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Le Touquet – Paris-Plage, France

Mamavi O.,Laboratoire Of Recherche Appliquee Lara | Nagati H.,Laboratoire Of Recherche Appliquee Lara | Pache G.,Aix - Marseille University | Wehrle F.T.,France Business School | Wehrle F.T.,Paris-Sorbonne University
Industrial Management and Data Systems | Year: 2015

Purpose - The purpose of this paper is to study if the performance history impacts supplier selection in the French public sector context. While French public procurement legislation forbids consideration of the past contract wins in supplier selection, public contractors may still rely on contract win history for highly complex transactions. Design/methodology/approach - Using French Official Journals (BOAMP), the authors collected all public procurement transactions of 976 suppliers that had at least one transaction per year, over a period of six years (between 2006 and 2011). The authors conducted a two-level hierarchical linear auto-regression analysis and a feature evaluation analysis for all transactions. Findings - The paper finds significant variation between the transactions of different markets, as well as in the overall positive impact of past wins and in the detailed impact patterns and thresholds of each market. The findings may allow refinement of existing contract awarding strategies and of current legislation. Originality/value - The paper aims at empirically testing whether a supplier's degree of success in any given year, measured by the number of public contracts won, may have an impact on the likelihood that the same supplier is awarded a public contract the following year. The authors conclude that suppliers retained for public contracts could benefit from building public buyers' loyalty using a key account selling approach rather than systematically seeking to acquire new contracts. © Emerald Group Publishing Limited. Source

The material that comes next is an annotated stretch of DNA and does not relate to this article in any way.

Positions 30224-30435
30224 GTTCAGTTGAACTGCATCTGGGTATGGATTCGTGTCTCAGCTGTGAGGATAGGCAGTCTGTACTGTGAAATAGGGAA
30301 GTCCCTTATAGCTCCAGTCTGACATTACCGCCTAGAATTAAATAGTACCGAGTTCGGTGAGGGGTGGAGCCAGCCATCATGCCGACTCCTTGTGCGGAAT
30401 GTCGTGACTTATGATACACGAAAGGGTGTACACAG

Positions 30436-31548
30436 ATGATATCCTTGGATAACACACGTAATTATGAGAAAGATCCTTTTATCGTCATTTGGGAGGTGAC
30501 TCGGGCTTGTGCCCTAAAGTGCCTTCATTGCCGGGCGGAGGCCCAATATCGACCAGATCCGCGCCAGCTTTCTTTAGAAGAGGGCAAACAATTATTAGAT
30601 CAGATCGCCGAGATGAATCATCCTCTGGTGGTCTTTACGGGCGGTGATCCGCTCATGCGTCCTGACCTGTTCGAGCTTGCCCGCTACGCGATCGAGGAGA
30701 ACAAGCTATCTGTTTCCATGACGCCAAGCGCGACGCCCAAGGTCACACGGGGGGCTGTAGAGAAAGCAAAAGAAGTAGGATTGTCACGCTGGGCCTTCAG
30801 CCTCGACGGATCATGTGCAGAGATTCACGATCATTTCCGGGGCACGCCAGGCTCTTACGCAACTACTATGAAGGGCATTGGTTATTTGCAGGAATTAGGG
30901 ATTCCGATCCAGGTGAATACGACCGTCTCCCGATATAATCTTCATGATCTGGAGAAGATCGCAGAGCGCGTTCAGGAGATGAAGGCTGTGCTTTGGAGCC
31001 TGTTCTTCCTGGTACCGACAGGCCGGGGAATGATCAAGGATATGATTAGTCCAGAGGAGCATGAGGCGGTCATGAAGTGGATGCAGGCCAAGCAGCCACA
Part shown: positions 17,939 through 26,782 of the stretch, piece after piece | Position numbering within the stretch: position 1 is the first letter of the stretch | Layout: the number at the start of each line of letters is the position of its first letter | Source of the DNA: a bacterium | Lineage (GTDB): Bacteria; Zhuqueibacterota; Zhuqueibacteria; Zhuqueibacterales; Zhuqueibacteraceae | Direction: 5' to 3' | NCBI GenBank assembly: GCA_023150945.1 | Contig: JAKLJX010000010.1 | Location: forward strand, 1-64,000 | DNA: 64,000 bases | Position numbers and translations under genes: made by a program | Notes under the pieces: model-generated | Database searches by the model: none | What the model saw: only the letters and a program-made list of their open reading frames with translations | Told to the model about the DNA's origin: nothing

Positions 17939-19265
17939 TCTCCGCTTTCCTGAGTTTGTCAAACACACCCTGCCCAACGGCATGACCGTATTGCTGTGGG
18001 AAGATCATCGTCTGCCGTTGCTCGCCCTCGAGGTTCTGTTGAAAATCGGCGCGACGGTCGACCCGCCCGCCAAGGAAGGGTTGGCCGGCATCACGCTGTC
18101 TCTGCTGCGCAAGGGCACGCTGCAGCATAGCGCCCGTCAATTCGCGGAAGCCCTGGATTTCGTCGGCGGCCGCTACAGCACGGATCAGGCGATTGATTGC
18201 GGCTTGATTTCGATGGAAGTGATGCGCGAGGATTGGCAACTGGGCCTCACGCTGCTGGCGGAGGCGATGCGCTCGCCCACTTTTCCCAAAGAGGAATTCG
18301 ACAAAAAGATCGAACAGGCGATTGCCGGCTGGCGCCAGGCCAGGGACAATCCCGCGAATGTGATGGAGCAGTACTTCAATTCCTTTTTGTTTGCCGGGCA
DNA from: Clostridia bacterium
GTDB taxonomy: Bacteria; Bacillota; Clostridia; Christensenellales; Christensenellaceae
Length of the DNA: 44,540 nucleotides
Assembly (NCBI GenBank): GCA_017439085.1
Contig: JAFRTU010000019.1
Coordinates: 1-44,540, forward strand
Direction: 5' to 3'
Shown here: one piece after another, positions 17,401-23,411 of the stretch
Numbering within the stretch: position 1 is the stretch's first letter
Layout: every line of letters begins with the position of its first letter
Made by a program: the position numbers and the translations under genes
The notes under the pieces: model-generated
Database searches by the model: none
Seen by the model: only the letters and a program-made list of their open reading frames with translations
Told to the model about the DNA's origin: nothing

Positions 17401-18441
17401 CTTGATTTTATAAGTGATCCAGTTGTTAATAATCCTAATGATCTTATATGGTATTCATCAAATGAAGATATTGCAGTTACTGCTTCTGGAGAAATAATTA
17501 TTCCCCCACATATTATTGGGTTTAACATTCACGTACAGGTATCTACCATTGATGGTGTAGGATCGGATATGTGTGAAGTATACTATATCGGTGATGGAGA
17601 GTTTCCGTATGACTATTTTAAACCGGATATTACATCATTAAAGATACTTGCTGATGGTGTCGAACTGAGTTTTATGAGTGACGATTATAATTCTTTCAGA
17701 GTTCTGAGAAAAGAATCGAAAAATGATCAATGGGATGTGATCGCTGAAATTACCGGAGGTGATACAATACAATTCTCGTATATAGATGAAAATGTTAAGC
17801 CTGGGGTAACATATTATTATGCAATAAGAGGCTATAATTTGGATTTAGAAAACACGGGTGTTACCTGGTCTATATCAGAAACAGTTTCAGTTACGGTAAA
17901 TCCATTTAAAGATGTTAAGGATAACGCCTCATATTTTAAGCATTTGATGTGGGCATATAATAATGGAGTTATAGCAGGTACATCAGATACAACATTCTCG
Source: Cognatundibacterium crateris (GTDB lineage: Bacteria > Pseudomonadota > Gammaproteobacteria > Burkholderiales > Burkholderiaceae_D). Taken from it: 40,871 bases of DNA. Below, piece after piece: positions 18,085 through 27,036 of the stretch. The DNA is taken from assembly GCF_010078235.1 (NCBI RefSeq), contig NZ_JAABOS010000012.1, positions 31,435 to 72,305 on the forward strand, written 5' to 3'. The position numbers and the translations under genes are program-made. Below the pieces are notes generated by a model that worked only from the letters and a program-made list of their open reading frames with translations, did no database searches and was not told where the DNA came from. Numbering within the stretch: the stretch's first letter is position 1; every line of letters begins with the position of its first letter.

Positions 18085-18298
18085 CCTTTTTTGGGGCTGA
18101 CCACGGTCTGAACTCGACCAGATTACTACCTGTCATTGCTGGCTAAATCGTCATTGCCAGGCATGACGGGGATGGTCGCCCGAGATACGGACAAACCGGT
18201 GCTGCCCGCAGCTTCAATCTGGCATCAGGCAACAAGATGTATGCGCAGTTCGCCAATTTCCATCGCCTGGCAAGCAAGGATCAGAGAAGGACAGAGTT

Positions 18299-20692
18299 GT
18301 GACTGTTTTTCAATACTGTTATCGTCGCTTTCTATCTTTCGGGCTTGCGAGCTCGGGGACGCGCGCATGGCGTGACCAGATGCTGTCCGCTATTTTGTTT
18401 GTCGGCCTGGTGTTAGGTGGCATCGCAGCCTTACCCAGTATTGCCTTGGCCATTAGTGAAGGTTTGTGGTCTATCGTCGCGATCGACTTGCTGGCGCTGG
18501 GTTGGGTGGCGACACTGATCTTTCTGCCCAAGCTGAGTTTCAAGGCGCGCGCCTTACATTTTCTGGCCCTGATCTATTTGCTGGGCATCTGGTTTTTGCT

Mamavi O.,Laboratoire Of Recherche Appliquee Lara | Nagati H.,Laboratoire Of Recherche Appliquee Lara | Wehrle F.T.,Laboratoire Of Recherche Appliquee Lara | Pache G.,Aix Marseille UniversityAix en Provence
International Journal of Public Sector Management | Year: 2014

Purpose-The purpose of this paper is to study the impact of spatial proximity on supplier selection in the French public sector. While French public procurement legislation forbids consideration of supplier location in the procurement process, public contractors may still rely on spatial proximity for complex transactions necessitating mutual adjustments with suppliers. Design/methodology/approach-Using French Official Journals (BOAMP), the authors compiled 565,557 transactions completed on three public procurement markets between 6,182 contractors and 26,570 suppliers, over a period of six years (between 2006 and 2011). The authors conducted a two-level hierarchical linear auto-regression analysis and a feature evaluation analysis for all transactions. Findings-The paper finds significant variation between the transactions on different markets: a negative effect of spatial proximity on the number of contract notices in the public market and a positive effect of spatial proximity on the number of notices in the services and supplies markets. The difference lies in the levels of mutual adjustment required to optimally manage the relationship between public contractor and supplier. Research limitations/implications-The research is based on an econometric analysis conducted uniquely in the French context, which calls into question the external validity of the results obtained. The study also rests on segmentation into three aggregate markets, which might be considered too general. Originality/value-Rather than analyze public contractors’ perceptions of the importance of the criterion of spatial proximity, the paper examines 565,557 actual transactions. The results point to the emergence of a new type of relationship with certain suppliers, which should lead public contractors to integrate relationship management competencies, in addition to legal and economic competencies, in the organization of calls for tenders. © Emerald Group Publishing Limited. Source

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